There are many negative associations and downright misconceptions associated with oil heating, but this is actually a safe and effective way to heat your Edgewater, Maryland, home. If you’re using heating oil for the first time, this quick primer will give you a better idea of what to expect. Once you understand how it works, you’ll find you’re well-equipped to use heating oil both efficiently and affordably.
Is Heating Oil Safe and Clean?
Heating oil has a very low risk of carbon monoxide poisoning. As it is a liquid, and not a pressurized gas, there’s no risk of an explosion. Modern heating oil burners are extremely clean and do not release odors or soot when operating properly. As biodiesel heating oils become more readily available, those who rely on oil heating will have the opportunity to become even greener in their heating efforts.
How Much Oil Does the Tank Hold?
If you have an aboveground tank, you can determine its capacity with a few simple measurements. Simply multiply the length, width and height by 0.0043 to get the tank’s capacity in gallons. In-ground tanks prove a bit trickier. If you’re able to fill it from empty, you’ll have an idea of its total capacity. A professional can assist with more complex calculations by measuring the amount of oil in the tank before filling, and the amount needed for it to reach capacity. Oil tanks come in several standard sizes, and typically hold 288, 340, 420, 518, 550, 555, or 675 gallons.
When Should I Order Heating Oil?
You may want to consider placing your first heating oil order is in early fall before the heating season. Prices tend to spike as temperatures drop. Depending on the capacity of your tank, a single fill-up may last you the entire season. After a year or two of use, you will have a good idea of how much heating oil you need to get through the winter. Many factors come into play, including the size of your home, furnace efficiency, outdoor temperatures, and indoor comfort level.
Though it’s impossible to provide an accurate estimate of how much heating oil a home will use, a general rule of thumb is to plan for about 100 gallons per month for the three coldest months of the year. The remaining nine months typically use the same amount of oil together as the three coldest months combined. So, if you use 300 gallons of heating oil to make it from December to February, you will probably use about 300 gallons again to get from March to November.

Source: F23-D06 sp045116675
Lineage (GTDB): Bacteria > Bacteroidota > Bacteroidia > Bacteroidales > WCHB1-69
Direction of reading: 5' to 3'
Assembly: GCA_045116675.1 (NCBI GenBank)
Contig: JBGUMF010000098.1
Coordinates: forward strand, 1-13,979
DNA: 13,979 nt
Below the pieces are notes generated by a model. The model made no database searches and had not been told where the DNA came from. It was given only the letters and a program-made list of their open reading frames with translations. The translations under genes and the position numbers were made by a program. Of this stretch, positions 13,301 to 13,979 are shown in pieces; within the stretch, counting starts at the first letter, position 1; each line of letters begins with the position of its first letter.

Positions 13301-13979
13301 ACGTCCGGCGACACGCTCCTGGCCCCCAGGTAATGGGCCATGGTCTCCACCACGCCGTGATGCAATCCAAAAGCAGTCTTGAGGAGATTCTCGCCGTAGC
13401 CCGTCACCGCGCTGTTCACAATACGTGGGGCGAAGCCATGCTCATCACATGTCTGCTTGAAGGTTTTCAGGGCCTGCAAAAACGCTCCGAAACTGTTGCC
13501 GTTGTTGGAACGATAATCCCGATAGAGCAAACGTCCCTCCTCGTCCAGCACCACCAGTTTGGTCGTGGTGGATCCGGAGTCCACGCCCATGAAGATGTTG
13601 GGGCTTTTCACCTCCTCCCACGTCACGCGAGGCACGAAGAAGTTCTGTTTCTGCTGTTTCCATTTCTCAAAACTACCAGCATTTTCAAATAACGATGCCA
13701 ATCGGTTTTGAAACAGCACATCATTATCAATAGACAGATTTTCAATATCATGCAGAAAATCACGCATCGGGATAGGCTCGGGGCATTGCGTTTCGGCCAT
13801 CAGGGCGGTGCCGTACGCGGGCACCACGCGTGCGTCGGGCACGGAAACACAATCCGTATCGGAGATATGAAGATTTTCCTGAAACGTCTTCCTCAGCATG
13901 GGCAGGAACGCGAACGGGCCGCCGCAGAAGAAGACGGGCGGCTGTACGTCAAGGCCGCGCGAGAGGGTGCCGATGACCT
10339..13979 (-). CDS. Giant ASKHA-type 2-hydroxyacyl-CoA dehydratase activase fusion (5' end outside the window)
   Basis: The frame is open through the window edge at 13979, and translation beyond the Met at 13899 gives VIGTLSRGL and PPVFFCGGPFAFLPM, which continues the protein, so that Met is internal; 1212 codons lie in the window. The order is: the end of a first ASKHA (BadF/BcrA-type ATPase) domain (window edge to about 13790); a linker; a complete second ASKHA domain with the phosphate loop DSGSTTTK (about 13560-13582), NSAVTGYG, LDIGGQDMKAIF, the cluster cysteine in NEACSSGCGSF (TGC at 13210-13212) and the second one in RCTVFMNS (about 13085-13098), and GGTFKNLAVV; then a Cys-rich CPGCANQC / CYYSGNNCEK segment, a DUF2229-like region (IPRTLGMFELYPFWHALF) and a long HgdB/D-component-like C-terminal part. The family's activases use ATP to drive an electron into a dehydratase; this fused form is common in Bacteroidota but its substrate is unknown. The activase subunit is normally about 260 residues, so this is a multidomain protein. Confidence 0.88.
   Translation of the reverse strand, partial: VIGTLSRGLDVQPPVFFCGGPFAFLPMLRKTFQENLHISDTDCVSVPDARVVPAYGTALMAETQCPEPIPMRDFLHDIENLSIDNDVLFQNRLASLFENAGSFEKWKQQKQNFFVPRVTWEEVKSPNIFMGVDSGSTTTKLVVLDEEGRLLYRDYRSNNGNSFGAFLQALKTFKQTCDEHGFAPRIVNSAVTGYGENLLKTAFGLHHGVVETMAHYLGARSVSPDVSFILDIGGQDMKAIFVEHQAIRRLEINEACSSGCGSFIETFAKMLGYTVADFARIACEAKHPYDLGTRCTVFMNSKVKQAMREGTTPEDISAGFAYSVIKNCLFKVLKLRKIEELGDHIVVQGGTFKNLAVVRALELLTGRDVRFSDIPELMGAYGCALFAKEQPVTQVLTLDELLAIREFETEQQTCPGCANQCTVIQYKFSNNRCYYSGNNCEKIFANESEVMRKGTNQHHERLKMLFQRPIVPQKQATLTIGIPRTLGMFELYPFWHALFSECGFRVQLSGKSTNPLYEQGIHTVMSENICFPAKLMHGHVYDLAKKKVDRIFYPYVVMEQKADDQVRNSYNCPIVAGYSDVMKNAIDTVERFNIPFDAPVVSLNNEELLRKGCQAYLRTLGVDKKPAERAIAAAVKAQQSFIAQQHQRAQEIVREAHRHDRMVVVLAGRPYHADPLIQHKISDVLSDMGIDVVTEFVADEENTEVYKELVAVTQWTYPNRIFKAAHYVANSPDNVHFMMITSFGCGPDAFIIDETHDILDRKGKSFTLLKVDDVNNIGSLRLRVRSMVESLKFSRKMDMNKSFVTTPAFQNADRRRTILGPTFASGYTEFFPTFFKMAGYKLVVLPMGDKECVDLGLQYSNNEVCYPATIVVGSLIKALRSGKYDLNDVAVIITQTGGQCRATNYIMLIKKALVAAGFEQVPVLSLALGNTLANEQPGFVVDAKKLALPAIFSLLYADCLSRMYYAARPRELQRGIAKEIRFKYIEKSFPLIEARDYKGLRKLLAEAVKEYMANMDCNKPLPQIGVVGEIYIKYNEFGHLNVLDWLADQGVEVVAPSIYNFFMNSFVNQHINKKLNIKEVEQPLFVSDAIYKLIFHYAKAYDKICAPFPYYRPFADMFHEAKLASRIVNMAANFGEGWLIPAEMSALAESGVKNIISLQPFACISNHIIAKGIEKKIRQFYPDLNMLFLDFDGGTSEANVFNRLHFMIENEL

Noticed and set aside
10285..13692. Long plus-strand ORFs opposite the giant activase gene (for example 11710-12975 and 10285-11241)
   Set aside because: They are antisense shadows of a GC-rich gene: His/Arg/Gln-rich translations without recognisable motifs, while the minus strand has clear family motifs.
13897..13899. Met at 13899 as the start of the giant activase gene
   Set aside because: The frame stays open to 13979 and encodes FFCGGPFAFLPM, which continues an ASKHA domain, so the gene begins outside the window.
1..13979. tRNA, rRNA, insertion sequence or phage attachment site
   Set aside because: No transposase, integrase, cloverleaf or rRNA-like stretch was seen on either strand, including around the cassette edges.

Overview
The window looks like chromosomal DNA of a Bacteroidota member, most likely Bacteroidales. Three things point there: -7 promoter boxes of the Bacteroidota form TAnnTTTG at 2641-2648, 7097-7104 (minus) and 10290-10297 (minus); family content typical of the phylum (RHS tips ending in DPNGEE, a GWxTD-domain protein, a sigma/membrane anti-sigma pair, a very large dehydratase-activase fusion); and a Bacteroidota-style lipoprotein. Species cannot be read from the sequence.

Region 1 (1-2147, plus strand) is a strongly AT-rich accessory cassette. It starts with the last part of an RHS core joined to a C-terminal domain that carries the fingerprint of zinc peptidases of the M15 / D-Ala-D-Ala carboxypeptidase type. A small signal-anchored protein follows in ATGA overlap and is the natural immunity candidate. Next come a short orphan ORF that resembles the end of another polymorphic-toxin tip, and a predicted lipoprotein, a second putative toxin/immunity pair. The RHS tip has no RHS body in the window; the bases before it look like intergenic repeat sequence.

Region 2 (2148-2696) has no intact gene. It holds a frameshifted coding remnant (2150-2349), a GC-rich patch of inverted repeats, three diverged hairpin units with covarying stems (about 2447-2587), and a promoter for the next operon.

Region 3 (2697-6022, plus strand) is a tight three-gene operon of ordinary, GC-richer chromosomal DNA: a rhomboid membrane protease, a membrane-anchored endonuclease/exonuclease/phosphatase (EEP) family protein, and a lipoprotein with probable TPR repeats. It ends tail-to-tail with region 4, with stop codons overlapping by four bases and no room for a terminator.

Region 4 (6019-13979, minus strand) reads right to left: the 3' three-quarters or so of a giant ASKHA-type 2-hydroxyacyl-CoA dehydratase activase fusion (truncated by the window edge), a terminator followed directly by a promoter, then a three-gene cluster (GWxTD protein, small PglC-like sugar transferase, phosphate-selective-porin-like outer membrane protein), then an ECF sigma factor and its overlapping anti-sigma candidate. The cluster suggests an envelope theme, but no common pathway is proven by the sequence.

What are Degree Days and K-Factors Used For?
Many heating oil companies monitor your usage to determine when you will need oil delivery again. These calculations are performed using degree days and a K-factor. The degree days calculation adds the high and low temperatures on a given day, divides it by two, and subtracts 65 from the quotient. This number is added to your home’s K-factor.
The K-factor determines “degree days per gallon” (think something similar to “miles per gallon” here) to estimate how quickly you use heating oil. Over time, our heating oil company can settle on a relatively stable K-factor for your home. We can then calculate your next delivery using your unique K-factor and our own calculations.
What Factors Influence Oil Prices?
You’ll undoubtedly notice that heating oil prices fluctuate much the way gas prices do. They’re impacted by supply and demand, market competition, regional operating costs, and speculation. Following both the news and the weather may give you an idea of what to expect in the way of oil prices. If a cold front is coming, you won’t be the only person to rush to fill up their oil tank. Wholesale heating oil prices can give you a clue about market activity, but they won’t always reflect local prices.
If your home relies on heating oil, it’s important to find a reliable supplier so you know who to call when you’re running low. Your tank and oil furnace both require annual tuneups in addition to your regular fill-ups to stay in peak condition. Contact Griffith Energy Services at 888-474-3391 to make an appointment now.
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